As a rule of thumb, John Howell says you should not be paying more than a 20 per cent premium for a fractional share of ownership than you would have paid if you had bought the house outright. You should make sure that the contract gives you what you need in terms of occupancy rights, that theres a good exit route and that management costs are going to be kept under control (see the next issue of A Place in the Sun for a more in-depth look at fractional ownership).

Property investment schemes

For people interested in property purely for investment purposes, one option is to form a property investment club, where a small group of people contribute a certain amount of money and collectively decide where to invest. This can work well and is treated as a tax-free entity by the Inland Revenue, though the individuals involved pay tax on the profit they take out.

There are also property investment funds run commercially; another area likely to grow fast over the next few years. Stuart Law, chief executive of the Assetz group of property investment companies, which aims to invest in properties that will yield solid income in the long term, says there are plenty of excellent opportunities overseas, with developers struggling to raise funding and selling apartments at an early stage at heavily discounted prices. As an example, he cites a developer in Cape Verde who is selling beachfront condos at astonishingly low prices.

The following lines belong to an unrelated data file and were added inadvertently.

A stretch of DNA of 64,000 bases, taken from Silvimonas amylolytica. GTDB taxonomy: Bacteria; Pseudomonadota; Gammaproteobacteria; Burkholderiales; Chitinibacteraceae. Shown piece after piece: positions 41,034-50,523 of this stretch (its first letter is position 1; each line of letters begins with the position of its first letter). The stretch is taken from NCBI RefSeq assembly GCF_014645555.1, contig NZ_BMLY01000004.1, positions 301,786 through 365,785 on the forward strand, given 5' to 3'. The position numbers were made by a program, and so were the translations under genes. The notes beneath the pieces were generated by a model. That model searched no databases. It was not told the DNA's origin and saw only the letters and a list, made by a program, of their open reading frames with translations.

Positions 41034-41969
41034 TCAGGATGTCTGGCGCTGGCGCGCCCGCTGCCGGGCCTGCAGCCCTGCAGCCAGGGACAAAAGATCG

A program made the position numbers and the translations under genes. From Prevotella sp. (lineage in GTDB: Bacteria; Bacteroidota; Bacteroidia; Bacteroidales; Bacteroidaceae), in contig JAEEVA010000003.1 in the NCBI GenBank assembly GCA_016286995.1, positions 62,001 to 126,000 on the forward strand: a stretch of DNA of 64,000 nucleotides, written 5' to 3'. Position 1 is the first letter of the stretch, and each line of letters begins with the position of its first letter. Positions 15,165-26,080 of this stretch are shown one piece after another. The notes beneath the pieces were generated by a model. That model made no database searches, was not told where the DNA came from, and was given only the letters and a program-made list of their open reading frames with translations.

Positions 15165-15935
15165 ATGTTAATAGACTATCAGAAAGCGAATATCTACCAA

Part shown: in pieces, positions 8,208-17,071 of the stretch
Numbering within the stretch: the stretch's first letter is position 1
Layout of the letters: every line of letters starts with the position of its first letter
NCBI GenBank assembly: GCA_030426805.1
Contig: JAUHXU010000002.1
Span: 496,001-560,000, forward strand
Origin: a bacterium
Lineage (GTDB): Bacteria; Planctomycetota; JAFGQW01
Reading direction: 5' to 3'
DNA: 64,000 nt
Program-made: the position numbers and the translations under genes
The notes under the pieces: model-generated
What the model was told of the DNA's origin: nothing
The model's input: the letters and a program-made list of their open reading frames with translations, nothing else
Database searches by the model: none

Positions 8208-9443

Stuart Law is also excited by opportunities in the UK property market, which he expects to recover awe-inspiringly quickly over the next six months or so. For example, Assetz is setting up a fund to invest in student halls of residences, aimed primarily at pension investors looking for income in retirement.

The Best Group is launching an open-ended offshore fund in Dubai that is looking to invest in apartment development schemes at extremely attractive prices and with minimal risk, and in commercial properties, explains Jeff Hankin.

Other property specialists, such as A World Overseas, are also planning to set up funds. Vas Agridhiotis, the companys managing director, explains that it is possible to invest in residential property overseas through a Self Invested Personal Pension (SIPP) as long as this is done indirectly through a pooled fund and it complies with certain other criteria, including a veto on personal use of the properties within the portfolio.

Consider the risks